This impact isn’t lasting in isolation, but if you consistently produce celebrity moments, that’s a different story. D&G hired Lucio Di Rosa from Versace in 2020 to run celebrity and VIP relations, and since then, their clothes have consistently appeared on major stars, including Blake Lively, Lupita Nyong’o, Kate Middleton, Mariah Carey, Cardi B, and many more. Whereas many high-fashion brands only loan to an approved shortlist of A-list celebrities, D&G is said to be extremely celebrity friendly. The Cut reported earlier this year that they make custom and plus-size red-carpet looks, which isn’t typical for a top-tier house.
The celebrity relations approach serves another purpose. Gabbana had caused smaller bursts of backlash by appearing to make nasty comments about celebrities using his Instagram account. Gabbana’s Instagram account once left a comment on a photo collage of Selena Gomez that read (this is translated from Italian) “She’s really ugly!!!” Gabbana’s account also left a comment on an Instagram of the Kardashians calling them “the most cheap people in the world.” The recent celebrity exposure wasn’t only helpful because this is an in-your-face, over-the-top, glamour sort of brand, it could also show that a group of people that Gabbana may have offended were over it.
Yet if none of those recent individual celebrity Dolce & Gabbana looks caught your attention, perhaps Kourtney Kardashian and Travis Barker’s wedding did. Media assumed it was a paid sponsorship since every Kardashian and Jenner wore Dolce & Gabbana for that entire highly publicized weekend. The designers also put Kardashian and Barker up on their yacht and created a pop-up shop in order to dress wedding guests. Business of Fashion called this “a major marketing coup.” A spokesperson told the outlet that this wasn’t a sponsorship deal, but simply Gabbana and Dolce “hosting this happy event.”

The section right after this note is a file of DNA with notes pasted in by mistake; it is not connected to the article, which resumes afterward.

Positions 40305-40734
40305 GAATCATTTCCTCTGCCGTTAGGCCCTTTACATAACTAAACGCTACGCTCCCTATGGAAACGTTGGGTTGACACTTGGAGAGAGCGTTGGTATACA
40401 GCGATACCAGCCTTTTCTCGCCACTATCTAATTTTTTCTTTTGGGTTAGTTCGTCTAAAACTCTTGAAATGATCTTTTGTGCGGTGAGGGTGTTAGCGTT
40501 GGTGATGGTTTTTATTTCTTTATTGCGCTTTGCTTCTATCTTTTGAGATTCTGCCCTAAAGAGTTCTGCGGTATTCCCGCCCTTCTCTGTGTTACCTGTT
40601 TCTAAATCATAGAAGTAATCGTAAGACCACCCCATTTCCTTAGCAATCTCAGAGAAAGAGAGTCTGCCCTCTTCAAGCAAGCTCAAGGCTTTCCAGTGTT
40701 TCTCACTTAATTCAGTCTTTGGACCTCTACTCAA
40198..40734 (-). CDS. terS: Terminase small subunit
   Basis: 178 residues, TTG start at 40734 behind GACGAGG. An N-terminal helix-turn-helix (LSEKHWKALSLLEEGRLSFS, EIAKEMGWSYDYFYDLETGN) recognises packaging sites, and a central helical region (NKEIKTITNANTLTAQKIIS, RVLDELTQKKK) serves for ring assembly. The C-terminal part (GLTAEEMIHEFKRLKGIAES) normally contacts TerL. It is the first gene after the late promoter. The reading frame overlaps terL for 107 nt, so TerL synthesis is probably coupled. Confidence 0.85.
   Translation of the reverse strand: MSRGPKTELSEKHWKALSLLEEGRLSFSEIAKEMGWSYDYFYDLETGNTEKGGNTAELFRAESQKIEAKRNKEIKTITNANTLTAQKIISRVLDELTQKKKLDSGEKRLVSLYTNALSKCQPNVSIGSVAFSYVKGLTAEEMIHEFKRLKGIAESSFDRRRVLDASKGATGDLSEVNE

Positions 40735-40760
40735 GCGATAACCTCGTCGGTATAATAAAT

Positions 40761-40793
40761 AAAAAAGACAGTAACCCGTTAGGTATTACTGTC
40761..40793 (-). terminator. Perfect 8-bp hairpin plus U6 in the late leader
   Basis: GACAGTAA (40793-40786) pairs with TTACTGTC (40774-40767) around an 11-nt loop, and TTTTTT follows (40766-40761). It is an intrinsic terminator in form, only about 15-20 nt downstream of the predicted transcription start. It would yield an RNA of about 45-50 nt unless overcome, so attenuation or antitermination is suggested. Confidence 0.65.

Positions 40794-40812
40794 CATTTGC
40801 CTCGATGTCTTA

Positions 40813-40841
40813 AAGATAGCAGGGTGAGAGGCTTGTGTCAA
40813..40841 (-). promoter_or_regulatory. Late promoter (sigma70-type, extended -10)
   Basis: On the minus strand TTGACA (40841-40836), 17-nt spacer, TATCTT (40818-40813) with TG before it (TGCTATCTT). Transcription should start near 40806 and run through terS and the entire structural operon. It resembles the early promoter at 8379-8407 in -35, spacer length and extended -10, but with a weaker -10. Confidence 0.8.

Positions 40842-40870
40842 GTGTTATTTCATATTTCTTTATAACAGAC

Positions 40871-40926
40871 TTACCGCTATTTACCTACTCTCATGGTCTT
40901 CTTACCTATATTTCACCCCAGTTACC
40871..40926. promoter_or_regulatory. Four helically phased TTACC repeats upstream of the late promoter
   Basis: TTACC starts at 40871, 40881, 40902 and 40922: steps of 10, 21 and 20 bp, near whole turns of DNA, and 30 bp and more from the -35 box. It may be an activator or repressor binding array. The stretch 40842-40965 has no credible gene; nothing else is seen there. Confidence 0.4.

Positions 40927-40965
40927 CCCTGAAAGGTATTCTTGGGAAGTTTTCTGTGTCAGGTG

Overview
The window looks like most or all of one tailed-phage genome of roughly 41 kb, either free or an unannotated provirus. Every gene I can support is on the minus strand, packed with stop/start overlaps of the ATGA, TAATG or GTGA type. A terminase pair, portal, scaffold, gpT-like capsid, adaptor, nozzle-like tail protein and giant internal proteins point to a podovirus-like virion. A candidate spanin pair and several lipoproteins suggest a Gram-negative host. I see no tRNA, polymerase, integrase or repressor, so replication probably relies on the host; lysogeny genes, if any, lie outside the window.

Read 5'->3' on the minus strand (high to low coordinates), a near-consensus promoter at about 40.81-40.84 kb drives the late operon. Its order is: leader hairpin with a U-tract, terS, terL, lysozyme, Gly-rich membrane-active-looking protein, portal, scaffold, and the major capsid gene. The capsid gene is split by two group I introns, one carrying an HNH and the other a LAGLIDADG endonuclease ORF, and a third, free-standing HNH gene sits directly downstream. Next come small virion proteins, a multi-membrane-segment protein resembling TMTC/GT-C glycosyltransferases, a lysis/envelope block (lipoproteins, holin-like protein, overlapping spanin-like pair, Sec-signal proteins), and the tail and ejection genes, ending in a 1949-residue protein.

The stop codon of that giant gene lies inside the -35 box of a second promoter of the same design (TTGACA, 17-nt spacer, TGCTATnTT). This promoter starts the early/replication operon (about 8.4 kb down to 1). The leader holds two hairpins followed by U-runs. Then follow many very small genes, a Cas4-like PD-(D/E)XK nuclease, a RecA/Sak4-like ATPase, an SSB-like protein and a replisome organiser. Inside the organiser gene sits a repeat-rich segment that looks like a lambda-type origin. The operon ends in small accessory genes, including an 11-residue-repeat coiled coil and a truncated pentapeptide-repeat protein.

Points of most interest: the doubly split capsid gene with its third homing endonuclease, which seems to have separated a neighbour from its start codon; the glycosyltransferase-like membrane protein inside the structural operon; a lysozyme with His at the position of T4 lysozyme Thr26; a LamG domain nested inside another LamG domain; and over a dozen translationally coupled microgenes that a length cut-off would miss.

If you thought that the torrent of social media content from that weekend was firmly in your rearview mirror, Kim Kardashian is here to disabuse you of that notion. Over the weekend, she explained that all the Dolce looks worn by her and her sisters at that wedding (the couple’s third) were from her private Dolce & Gabbana collection. Apparently this collection included some deep cuts that even the designers themselves did not have in their own archives.
This is what Dolce, Gabbana, and Kardashian said inspired Saturday’s spring 2023 show, which involved Kardashian picking her favorite Dolce & Gabbana pieces from 1987 through 2007, and then the designers reworking them for 2023, for a #CiaoKim collection, as she called it on Instagram. This is why the looks bore a little tag with the year the original look first appeared. The show was staged, the AP reports, “against the backdrop of a film showing Kardashian, styled as a starlet, sensually eating a plate of pasta.” You can watch the entire show on Kardashian’s Instagram feed.
Some fashion shows are about presenting new ideas. All fashion shows are about marketing. This show offered little — if anything — but marketing. There wasn’t anything new about the clothes. The spokesperson endorsing it was entirely predictable. Even the branding feels been there, done that, including the pasta conceit that mirrors Madonna’s 2009 Dolce & Gabbana campaign:
It’s not even new for Kim Kardashian, who did the whole Old Hollywood thing when she wore Marilyn Monroe’s dress to the Met Gala. Vogue.com doesn’t really say anything bad about any show, but did insert this into its review:
“It’s very Skims-y,” a seatmate said, nodding at a stretch-jersey number circa 1990 and a new one made in its image.
Even that has already been done — by Fendi!
Both Kardashian and Dolce & Gabbana benefit from this #CiaoKim arrangement. For Kardashian, it’s another flex of her Fashion bona fides. For Dolce & Gabbana, it’s having someone they once called “cheap” be the face of their brand, bringing her endorsement to all of her and her family’s (of course, they were all there) fans and followers.
Expecting or wishing for this brand’s downfall feels futile at this point. The truth is that billionaires get away with stuff in our society, no matter who on social media comes for them or how many people they offend. We’re never going to know what is actually in these people’s hearts and heads, if they truly feel sorry or if they don’t and are just savvy business people. Maybe, with this #CiaoKim show out of the way, next season, at least, they can get back to being creative.